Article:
Immigrant Stories: Innocent Onwubiko on Protective Measures, Caution and Alternative Pathways During COVID-19Feb 10, 2021 08:00AM ● By Nana Ama Addo
A business’s’ response to COVID-19 has an immense impact on its continuing success or demise. Innocent Onwubiko, a United States health professional, uses technology and a multi-tiered strategy to protect his clients, staff, and business during COVID. He shares his precautionary measures and advice for Black people on the front lines of the pandemic.
This Nigeria native opened his home healthcare business in 2003. He continues developing his business by staying up-to-date with the state, local, and federal regulations, marketing to private individuals and insurance companies, and adapting to the changes brought by the pandemic. Onwubiko describes COVID’s immediate impact on his business:
“Before COVID-19 we worked in office spaces, and our phones were ringing off the hook. Right at the start of COVID-19, we worked remotely. When we came back to the office, we had already changed from a landline to a computer-based system...everybody takes calls on their desktop. So it kind of makes the environment a little bit solemn...it takes away the feeling that you are working with others.”
To exercise COVID caution and continue conducting business ethically, Onwubiko utilizes protective technology. “We have an automated temperature check at the doors and we are constantly sanitizing,” he says.
Onwubiko optimized the safety of his clients and staff in different stages. He currently combines social distancing, digital communication, and innovative sanitizing. In describing his process, Onwubiko says:
“We initially asked 85% of our workers to work from home. 15% stayed in the office and held the office together.
When we started coming back gradually, each person had their own enclosed area, either as an office space or a glass cubicle space that reaches all the way to the ceiling, so when you are at work you don't have that much interaction with others.
We stopped having meetings in a conference room style and we switched to Zoom calls. We also started another software to continue to communicate amongst each other. The safety of employees and other people has always been a priority over everything else we are doing.
We are not relenting. We just ordered a chunnel, which is like a tunnel that you put in the door. It sprays disinfectant that works with killing viruses. People go through it like a tunnel before they go into the building. We hope that will also help in terms of mitigating the virus.”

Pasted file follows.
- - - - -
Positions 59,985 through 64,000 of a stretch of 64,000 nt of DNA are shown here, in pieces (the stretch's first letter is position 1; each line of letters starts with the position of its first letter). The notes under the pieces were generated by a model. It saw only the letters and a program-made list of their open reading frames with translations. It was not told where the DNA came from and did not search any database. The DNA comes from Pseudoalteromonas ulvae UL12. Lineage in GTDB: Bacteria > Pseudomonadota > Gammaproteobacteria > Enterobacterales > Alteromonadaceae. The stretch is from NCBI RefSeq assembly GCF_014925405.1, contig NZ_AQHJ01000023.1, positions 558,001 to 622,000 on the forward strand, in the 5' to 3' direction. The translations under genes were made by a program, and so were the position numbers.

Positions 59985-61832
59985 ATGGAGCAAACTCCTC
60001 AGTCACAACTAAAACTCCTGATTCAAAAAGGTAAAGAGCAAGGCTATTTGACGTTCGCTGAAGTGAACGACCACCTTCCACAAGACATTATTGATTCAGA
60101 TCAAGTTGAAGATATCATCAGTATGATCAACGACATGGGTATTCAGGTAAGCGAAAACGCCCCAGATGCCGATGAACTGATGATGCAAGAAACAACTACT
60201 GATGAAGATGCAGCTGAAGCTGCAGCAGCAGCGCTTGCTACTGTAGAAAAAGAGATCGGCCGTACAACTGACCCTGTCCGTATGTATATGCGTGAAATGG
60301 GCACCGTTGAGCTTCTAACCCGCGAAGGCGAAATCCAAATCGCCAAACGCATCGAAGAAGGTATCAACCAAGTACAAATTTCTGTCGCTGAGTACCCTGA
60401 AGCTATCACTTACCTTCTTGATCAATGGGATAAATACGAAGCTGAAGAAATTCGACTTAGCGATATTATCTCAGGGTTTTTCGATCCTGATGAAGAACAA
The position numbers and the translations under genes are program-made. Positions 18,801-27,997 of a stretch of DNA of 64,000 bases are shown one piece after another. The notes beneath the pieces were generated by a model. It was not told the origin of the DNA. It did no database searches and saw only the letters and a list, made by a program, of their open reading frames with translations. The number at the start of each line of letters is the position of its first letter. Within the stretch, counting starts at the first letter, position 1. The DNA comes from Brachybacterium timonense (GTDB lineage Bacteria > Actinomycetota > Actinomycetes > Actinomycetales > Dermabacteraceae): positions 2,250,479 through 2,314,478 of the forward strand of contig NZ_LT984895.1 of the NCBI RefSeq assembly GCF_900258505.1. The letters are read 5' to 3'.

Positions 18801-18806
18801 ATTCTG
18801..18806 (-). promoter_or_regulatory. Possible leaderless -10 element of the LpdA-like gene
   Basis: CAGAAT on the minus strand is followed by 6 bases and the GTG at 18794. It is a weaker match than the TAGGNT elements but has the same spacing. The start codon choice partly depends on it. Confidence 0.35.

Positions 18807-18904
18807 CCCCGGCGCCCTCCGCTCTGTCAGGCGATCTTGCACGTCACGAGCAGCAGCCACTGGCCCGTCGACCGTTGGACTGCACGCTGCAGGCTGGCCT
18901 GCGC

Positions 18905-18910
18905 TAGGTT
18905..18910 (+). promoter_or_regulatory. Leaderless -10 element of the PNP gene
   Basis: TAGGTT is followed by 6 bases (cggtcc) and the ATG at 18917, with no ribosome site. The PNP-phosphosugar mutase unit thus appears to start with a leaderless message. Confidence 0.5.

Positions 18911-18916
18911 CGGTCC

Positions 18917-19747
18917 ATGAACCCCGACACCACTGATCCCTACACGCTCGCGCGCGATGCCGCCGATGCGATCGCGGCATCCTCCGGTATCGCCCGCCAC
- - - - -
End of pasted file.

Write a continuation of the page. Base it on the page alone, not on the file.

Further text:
This month, the American Public Media Research Lab reported that Black and Indigenous communities have the highest COVID-related death rates in the United States. Owunbiko explains the vulnerabilities of people of color during COVID:
“Usually, people of color do work jobs that require physical contact with other people. For example, most of the people working at the retirement homes are Black…we actually are the ambulance drivers, the bus drivers, we remove trash...It’s almost like we are soldiers at the war front versus people in the street. Most can die in a war situation but most of the time the soldiers die more than the regular population.”
To improve the negative death rate, Owunbiko suggests communities of color should work towards obtaining enough personal protective equipment and use masks that provide the highest level of protection.
With over 2 million COVID-related deaths worldwide, refusing to use precaution is playing Russian roulette, not only with one’s own life but also with others who come in contact. Vaccines have been introduced, but as the virus continues to mutate and cures remain uncertain, we must join in to stop the spread, which includes wearing masks, social distancing, and washing hands regularly. The battle is not yet over, and we must keep fighting.
This article has been made possible by the Independence Public Media Foundation.
Nana Ama Addo is a writer, multimedia strategist, film director, and storytelling artist. She graduated with a BA in Africana Studies from the College of Wooster, and has studied at the University of Ghana and Kwame Nkrumah University of Science and Technology. Visit her storytelling brand at www.asieduasimprint.blog, and connect with her creative agency on Instagram: @chitheagency.